Helping patients to help themselves:
Improving the management of persistent pain
Speakers’ slides and video
The following slides are available to download:
- Dawn Carnes – introduction: what do we know about persistent pain?
- Elizabeth Steed – changing behaviour: working with motivation and fear
- Paul Vaucher – why doesn’t my pain go away?
- Afternoon sessions: facilitation skills and unhelpful thinking
Please note that due to copyright issues Steven Vogel’s talk regarding NICE guidance for persistent low back pain cannot be made available as a video or slides for download.
|9am – 10am||Registration|
|10am – midday||Overview of the management of persistent pain|
|10am – 10:20am||Chronic pain management overview: Introduction. What do we know about chronic pain, the burden, the presentation, the population.||Dawn Carnes|
|10:20am – 10:50am||Why doesn’t my pain go away?||Paul Vaucher|
|10:50am – 11:20am||What is the latest evidence informed advice? Current NICE guidance for persistent low back pain.||Steven Vogel|
|11:20am – 11:50am||Behaviour change: How do you motivate people to change behaviour, for example to do more exercise, or engage with cycles of avoidance and anxiety?||Liz Steed|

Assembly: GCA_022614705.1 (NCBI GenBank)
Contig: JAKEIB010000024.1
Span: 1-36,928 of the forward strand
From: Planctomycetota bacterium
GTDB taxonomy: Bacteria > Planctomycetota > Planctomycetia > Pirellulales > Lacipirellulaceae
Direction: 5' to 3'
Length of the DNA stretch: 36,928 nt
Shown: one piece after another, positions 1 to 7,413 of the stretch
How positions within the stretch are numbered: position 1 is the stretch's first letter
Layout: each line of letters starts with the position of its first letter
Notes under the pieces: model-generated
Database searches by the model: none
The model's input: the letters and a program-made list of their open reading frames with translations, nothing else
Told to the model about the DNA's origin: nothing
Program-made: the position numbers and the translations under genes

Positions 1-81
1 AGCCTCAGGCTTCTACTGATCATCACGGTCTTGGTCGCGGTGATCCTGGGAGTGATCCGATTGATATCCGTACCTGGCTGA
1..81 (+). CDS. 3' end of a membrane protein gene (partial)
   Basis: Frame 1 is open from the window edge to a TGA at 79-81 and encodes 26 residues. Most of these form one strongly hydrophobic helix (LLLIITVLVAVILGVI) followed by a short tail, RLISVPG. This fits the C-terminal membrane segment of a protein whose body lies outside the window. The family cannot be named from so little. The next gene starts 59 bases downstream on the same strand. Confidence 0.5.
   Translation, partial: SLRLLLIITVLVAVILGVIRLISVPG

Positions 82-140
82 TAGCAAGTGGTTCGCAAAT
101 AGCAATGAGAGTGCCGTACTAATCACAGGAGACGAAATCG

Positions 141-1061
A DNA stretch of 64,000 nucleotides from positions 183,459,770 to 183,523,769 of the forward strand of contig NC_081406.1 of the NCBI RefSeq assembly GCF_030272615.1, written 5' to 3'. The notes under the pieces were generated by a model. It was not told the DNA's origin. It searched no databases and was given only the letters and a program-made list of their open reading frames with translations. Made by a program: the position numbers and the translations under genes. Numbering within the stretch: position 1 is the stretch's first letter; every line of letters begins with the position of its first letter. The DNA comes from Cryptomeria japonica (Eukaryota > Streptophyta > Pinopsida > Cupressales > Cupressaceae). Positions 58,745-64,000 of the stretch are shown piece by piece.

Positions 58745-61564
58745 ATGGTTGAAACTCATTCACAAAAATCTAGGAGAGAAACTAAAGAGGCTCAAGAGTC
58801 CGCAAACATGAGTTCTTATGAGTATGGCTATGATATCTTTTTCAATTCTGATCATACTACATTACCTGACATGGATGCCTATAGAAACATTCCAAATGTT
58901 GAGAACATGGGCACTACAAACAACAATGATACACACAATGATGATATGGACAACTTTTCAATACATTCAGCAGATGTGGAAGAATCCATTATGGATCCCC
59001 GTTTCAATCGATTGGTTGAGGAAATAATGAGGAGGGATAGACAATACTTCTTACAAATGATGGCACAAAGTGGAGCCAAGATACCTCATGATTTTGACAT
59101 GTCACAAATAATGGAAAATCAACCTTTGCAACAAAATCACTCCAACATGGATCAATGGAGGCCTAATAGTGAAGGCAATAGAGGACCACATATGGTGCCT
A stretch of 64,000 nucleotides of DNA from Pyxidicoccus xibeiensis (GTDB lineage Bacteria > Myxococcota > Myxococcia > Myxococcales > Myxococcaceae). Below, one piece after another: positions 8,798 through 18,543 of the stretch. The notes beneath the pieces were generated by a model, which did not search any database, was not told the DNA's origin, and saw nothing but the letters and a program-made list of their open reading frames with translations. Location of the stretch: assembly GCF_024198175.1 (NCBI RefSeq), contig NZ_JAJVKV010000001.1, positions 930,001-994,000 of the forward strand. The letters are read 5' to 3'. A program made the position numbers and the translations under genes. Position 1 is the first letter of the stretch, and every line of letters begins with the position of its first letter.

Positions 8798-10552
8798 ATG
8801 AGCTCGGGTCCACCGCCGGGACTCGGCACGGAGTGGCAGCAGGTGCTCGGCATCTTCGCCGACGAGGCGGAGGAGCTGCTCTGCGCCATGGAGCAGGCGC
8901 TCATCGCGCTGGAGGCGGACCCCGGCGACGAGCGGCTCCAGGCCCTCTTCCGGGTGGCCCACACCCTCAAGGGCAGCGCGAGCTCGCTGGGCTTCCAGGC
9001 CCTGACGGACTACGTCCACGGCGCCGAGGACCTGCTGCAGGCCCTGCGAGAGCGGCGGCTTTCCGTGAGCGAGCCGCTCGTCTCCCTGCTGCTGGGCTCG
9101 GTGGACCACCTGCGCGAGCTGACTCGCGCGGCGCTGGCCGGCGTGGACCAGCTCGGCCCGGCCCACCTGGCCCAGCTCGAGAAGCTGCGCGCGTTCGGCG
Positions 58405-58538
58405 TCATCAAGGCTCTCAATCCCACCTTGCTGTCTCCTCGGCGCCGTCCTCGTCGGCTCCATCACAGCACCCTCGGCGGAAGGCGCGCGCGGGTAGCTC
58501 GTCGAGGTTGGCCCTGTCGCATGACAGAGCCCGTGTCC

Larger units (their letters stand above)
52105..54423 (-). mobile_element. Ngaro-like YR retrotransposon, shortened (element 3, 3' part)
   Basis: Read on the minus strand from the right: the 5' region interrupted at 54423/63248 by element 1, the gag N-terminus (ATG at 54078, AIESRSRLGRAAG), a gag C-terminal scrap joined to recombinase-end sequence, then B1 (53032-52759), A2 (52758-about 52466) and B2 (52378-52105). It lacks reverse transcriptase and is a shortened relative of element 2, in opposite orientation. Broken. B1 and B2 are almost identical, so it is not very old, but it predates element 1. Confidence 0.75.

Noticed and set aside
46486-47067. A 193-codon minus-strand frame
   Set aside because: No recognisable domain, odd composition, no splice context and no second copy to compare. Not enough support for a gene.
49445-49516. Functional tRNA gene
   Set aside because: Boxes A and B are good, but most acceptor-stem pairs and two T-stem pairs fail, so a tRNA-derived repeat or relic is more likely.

|Midday – 1pm||Lunch|
|1pm – 2:30pm||How to help your patients without giving them advice|
|1pm – 2:30pm||Integrating psychological approaches with manual therapy.||Facilitators|
|(a) How not to give advice. Active listening and facilitation skills.|
|(b) The pain cycle and how to escape.|
|(c) Cognitive behavioural therapy. What is it, and how is it applied to pain management? Facilitating change, and the role of automatic thoughts and unhelpful thinking.|
|2:30pm – 2:45pm||Refreshments|
|2:45pm – 4:15pm||Workshops: cognitive behavioural approaches|
|(a) Exercise: acceptance scenario and discussion.||Facilitators|
|(b) Exercise: Changing negatives to positives.|
|(c) Exercise: Patient and practitioner role-play.|
|Close||Summary of the day and learning implications.|
Speakers and facilitators
Dr Oliver Thomson is a practicing osteopath and Senior Lecturer at the British School of Osteopathy where he leads the research teaching for the undergraduate and postgraduate osteopathy programs. Oliver completed his PhD in osteopathy at the University of Brighton, Clinical Research Centre for Health Professions, where he explored clinical decision-making. His research interests include: clinical decision reasoning, professional identity and beliefs, and qualitative research. He is an Associate Editor for the International Journal of Osteopathic Medicine and is on the advisory board for Manual Therapy Journal.
For your records, the conference started at 10am and ran until 4:30pm with an hour’s break for lunch.
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